Amazon To Buy Wondery; IAB Offers New Podcast Measurement Guidelines

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A Wondery To Behold

Amazon is in talks to buy podcast production network Wondery, reports The Wall Street Journal, at a value of more than $300 million. According to WSJ sources, Wondery predicts its revenue will exceed $40 million in 2020, with 75% of that coming from advertising – and the rest from licensing its content to subscription services such as Audible and Stitcher. There’s been a run on podcast acquisitions in recent years. Spotify has acquired Megaphone, sports network The Ringer, Gimlet Media, Anchor and Parcast, as well as signed exclusive deals with Joe Rogan’s podcast and WarnerMedia’s DC Comics. Sirius XM and iHeartMedia have also been active. But a Wondery sale could mark the end of this acquisitive era. “Wondery is the last large, independent podcaster on the market – and could present the final opportunity for a major tech or media giant to buy its way into the exploding field,” the WSJ writes.

Podcast 2.1

 And speaking of podcasts, the IAB Tech Lab has released a new set of measurement guidelines for public review. Its Podcast Measurement Technical Guidelines 2.1 propose standard metrics for both podcast content and podcast ads. With the podcast industry’s significant growth – US ad revenue is projected to reach $1 billion in 2020 – there is a need to reduce discrepancies and adopt common measures. The 2.1 guidelines offer significant updates over the current version, last updated in 2017. They include a new section with guidance on user agent structure, recommendations for IPv6 IP addresses, filtering guidance for Apple watchOS user agents, and more. The public comment period will last for a 30-day period which kicked off on Dec. 2 and lasts until Dec. 31. Read the release.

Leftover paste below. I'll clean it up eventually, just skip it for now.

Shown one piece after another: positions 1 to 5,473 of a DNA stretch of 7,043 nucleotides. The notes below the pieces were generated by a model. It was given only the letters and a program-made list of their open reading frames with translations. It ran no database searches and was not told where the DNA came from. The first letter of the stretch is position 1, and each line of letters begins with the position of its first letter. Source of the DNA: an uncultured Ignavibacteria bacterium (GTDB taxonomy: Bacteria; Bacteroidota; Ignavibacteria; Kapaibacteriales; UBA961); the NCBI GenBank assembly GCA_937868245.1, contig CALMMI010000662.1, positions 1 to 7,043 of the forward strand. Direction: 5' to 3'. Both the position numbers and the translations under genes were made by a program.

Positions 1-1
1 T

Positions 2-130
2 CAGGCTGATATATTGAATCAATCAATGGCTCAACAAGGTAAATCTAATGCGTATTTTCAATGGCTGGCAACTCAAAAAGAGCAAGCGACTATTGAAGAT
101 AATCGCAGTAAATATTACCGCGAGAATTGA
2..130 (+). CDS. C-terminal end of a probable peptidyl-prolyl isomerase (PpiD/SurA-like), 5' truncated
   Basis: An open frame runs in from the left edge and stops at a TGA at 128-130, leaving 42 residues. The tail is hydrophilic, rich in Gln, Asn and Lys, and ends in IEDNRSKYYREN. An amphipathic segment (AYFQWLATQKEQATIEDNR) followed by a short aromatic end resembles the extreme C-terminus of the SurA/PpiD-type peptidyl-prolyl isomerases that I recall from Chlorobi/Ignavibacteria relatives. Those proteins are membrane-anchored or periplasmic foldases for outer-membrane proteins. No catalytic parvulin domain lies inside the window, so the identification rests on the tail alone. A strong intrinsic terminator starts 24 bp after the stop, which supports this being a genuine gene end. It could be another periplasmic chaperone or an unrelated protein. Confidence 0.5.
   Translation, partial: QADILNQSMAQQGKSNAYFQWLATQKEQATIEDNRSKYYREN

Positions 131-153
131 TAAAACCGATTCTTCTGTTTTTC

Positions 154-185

Gaining Influencers

This year, marketers are embracing influencers for their holiday campaigns even more than in years past, according to Digiday. “In the last two years it’s moved from being an optional part of marketing plans to an essential part,” said Kristy Sammis, founder of influencer marketing agency Clever. “Now that professional production studios aren’t reliable – due to safety measures – influencers are the go-to.” While clothing and beauty brands have traditionally worked with retailers, now requests are coming in from a wider variety of companies, including advertisers hawking outdoor gear, cookware and home fitness. And the big message this year? Pushing joy and resilience, as well as nostalgia for a time in the distant past when we weren’t all trapped inside wondering how we’ll make ends meet.

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